Bravery, love of country, willingness to defend Canadian values and confront tyranny—all are qualities that accompany our soldiers who serve overseas.
On November 11, we remember those who made the ultimate sacrifice, as well as those who came back injured physically or emotionally from combat.
We also pay tribute to those who served in peacekeeping and police missions in the Middle East, Cyprus, Bosnia-Herzegovina, East Timor, various African conflicts and Haiti.
The average age of surviving Second World War veterans is 87; for those who served in Korea it’s 78. We spoke with four younger vets and reserve soldiers, members of the Royal Montreal infantry regiment, based in Westmount.
After the October 1973 Yom Kippur War, when Israeli forces were attacked by Egypt and Syria, Lech Kwasiborski, now 58, of Terraces Vaudreuil, was dispatched to Cairo as part of the Canadian contingent in the United Nations Disengagement Observer Force.
He was 20 and, being trilingual, his assignment was to act as interpreter in liaison work with Polish forces.
“On that tour we lost nine of our comrades, shot down by Syrian anti-aircraft. I knew the guys personally—we were friends—and I was supposed to be on the flight, but at the last minute I was told to be duty driver at the base in Ismailia. They flew out, from Ismailia to Beirut, and two days later they were flying over Syrian territory and were shot down by a SAM (surface to air) missile.
“We had never lost as many people as on that day, Aug. 9, 1974.”
Kwasiborski’s good friend, Master Warrant Officer Cyril Korajwo, was among those who died.
“It’s something that resides with you and you question your own mortality, and you say, ‘Why me? Why am I here and why are they not here?’ ”
In Cairo that summer, he was reading a newspaper when an Ilyushin transport aircraft crashed in front of the UN base and exploded.
“The intensity of the heat was something that has to be experienced. You could see the flames and it looked like the heat was searing the pilot’s face.”
That was his first “traumatic exposure to violent death.” It took about four years for the impact to surface.
“You wake up in dread. You do your daily functions robotically and you go to bed in dread, hoping that the next day it will go away. Eventually it did.”
Anderson (Andy) Bradshaw, 43, was a corporal when he served in Bosnia in 1992-93 when Serbs, mainly Orthodox, launched a bloody ethnic cleansing campaign targeting Muslims and mainly Catholic Croats.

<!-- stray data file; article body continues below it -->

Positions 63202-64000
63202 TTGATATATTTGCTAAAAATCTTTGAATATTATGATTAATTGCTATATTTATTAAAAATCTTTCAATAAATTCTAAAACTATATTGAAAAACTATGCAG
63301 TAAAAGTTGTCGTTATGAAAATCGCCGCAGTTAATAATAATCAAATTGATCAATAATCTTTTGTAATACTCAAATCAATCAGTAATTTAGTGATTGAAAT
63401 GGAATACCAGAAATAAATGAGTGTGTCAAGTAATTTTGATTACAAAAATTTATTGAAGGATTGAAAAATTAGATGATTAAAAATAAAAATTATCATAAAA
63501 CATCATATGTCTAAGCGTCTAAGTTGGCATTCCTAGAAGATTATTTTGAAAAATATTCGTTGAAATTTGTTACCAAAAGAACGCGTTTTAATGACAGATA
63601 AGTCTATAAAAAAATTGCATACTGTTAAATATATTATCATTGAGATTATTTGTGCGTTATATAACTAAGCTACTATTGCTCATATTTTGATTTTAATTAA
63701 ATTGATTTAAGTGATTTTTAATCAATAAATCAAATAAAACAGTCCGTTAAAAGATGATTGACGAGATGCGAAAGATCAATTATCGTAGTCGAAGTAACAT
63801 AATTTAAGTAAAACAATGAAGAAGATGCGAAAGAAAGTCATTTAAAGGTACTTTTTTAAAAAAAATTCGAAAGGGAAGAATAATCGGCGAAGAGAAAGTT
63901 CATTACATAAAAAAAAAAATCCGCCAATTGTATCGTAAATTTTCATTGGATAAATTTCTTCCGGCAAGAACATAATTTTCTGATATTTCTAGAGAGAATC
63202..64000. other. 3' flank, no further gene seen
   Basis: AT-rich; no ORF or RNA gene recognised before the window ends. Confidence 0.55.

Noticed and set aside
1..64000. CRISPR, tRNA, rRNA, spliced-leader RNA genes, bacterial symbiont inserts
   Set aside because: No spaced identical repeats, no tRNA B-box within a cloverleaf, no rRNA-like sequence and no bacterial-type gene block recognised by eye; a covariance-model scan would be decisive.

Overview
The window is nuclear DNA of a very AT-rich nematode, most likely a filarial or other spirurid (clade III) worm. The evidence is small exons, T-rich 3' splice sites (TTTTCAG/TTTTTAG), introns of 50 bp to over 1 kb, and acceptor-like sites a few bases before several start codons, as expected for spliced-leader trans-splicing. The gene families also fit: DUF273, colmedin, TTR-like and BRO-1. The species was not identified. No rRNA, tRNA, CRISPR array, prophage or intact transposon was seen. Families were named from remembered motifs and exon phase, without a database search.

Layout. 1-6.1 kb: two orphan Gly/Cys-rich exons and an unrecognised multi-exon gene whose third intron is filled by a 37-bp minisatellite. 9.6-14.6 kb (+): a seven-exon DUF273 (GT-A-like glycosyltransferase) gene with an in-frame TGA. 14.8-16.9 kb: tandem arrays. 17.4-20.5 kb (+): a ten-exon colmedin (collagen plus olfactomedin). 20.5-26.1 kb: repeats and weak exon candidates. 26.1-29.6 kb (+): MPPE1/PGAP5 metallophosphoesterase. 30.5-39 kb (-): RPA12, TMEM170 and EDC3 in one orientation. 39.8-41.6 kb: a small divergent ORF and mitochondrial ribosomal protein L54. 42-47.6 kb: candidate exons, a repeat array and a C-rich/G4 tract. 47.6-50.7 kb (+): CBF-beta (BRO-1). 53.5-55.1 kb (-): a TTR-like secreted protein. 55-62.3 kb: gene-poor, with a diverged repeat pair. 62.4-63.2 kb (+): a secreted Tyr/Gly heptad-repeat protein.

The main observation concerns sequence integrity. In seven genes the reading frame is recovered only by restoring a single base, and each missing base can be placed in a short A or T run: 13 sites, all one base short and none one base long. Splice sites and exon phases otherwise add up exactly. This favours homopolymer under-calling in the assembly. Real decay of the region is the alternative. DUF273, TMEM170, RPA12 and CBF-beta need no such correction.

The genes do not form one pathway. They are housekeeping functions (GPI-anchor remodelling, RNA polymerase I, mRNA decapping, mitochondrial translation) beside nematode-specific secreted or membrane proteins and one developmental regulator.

“Our mission was opening up corridors. It was a police mission, lasting seven months.”
He wasn’t injured, but on Remembrance Day, Bradshaw says he’ll be thinking “about the guys who got hurt.”
“A war is a war is a war, but this one was psychological more than full-on combat. We got into ambushes, we were shot at, vehicles exploded.”
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He’s not shy to recall one moment that conveys another side of war—high tension, stress and, yes, huge embarrassment.
“I’ll always remember this one story, yeah, I thought I had been shot in the leg. But no, my body let go, and I had peed in my pants. Funny thing, my leg was burning and I shouted, ‘Oh my god, my leg is burning. And my cousin came out—he was there at the same time—and he slapped me and said, ‘man, you just peed in your pants!’
“This was an ambush that happened—it lasted not four days but 48 to 50 seconds.”
Today, Bradshaw is a professional stunt man and a military consultant for film and television. He lives in N.D.G.
Miguel Johnson, 35, is a sergeant in the reserves who went to Afghanistan for the first time in 2005, part of Operation Endurance, and again last year, for a total of 10 months.
Johnson said he never questioned his role in the infantry: “We trained to be on the ground, close in and destroy the enemy.”
Johnson was never injured and did not feel any psychological damage, but has a good friend who did suffer from post-traumatic stress disorder, and is getting help.
“The system is working. Probably some people who do have problems will not come forward because of pride. It’s a big thing. No man wants to lose his pride.”
The macho image of soldiers can be an obstacle to facing up to post-traumatic stress, but it’s becoming less so, he said.
“People are actually understanding this issue. They are saying, ‘You know what, I need some help’.”
Johnson just completed a warrant officer’s course. On Remembrance Day, Johnson said he’ll be thinking of the soldier who replaced him in 2005, and never made it back, and the thousands of other casualties.
“They gave their lives for freedom. We should be thankful.”
Master corporal Kaz Rutkowski, 31, of Verdun was preparing to ship out to Afghanistan for his first tour. He volunteered, and expects to be there for nine months.
He explained his decision as “an intense need. Friends are there, fellow Canadians are there, I want to help people and I believe in what Canada is trying to accomplish there: to help them help themselves.”
“I love my country, my country needs me to go there. I am going to do my part.”
Since he signed up, Rutkowski said the military has opened his mind to what might happen.
“I’ve resolved issues that I didn’t know I had until I started this, and I’m going over with a clean slate. I don’t think the stress will be able to hold too tightly on me.”
When Remembrance Day rolls around, he’ll be helping train Afghans to take over their country’s defence. His thoughts will be “with the families that have taken that hit, in all our wars.”
“We are a nation that was born in war, something we shouldn’t forget.”